A region of Cameroon that traditionally believed women to have no value now sees them as equal to men, thanks to a lay Catholic apostolate in the area.
“Before the coming of the Focolare Movement, the women had no say, but the movement has taught us a lot of things,” said Nicasius Nguazong, who is the Fon – similar to a king – of the Cameroonian chiefdom of Nwangong.
Fon Nicasius and about 40 other pilgrims, including other heads of northwest Cameroonian clans, travelled to Rome to mark the 50th anniversary of the Focolare Movement first coming to the Bangwa people.
They attended the Pope’s Wednesday General Audience, and several met with Pope Francis Sept. 21.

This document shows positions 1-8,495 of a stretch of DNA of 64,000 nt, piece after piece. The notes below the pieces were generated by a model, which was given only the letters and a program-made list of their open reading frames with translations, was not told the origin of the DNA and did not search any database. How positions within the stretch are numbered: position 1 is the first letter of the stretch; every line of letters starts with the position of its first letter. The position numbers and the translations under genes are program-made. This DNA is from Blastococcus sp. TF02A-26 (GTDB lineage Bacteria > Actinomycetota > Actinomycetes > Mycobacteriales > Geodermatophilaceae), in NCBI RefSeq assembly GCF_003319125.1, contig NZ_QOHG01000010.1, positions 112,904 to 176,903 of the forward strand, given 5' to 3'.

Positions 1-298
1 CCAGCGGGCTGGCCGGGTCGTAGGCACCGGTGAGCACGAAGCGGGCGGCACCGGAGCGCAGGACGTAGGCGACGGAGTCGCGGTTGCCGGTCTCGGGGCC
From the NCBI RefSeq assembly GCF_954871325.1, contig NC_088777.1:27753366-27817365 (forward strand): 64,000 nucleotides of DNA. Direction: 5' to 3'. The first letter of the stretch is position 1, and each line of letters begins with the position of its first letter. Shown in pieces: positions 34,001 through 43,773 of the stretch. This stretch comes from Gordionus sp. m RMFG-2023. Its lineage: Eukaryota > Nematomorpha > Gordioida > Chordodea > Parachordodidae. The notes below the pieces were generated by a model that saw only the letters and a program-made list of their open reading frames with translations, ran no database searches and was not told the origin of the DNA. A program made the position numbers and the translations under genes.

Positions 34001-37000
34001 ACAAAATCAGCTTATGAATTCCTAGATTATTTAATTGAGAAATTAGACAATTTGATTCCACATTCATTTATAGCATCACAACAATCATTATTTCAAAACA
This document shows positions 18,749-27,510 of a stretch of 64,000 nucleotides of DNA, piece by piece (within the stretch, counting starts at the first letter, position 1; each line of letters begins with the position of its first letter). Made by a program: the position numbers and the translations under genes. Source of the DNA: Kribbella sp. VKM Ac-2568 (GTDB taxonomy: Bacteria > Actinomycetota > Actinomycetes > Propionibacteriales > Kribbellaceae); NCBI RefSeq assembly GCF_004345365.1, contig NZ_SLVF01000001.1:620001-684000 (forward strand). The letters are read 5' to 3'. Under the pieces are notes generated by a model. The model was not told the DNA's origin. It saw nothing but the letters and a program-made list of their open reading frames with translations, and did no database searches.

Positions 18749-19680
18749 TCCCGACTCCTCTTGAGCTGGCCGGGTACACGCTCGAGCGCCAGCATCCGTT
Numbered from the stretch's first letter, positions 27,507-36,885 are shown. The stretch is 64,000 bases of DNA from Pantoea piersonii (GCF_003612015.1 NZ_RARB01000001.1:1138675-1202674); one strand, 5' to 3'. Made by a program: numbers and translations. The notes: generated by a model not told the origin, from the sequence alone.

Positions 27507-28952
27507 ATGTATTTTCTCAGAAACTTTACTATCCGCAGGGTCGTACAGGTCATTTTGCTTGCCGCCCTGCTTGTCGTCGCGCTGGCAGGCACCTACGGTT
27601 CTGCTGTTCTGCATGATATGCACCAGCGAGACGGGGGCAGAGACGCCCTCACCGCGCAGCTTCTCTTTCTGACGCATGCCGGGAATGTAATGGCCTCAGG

Mafue Christina Fontem – whose role is similar to a queen – testified at a press conference afterward that her father, after meeting the founder of the Focolare Movement, a woman named Chiara Lubich, carried out a campaign for the higher education of women.
“And because of that,” she said, “you will find that those of us who are here, his daughters, went to school, and you also have among us a granddaughter who is here from Germany.”
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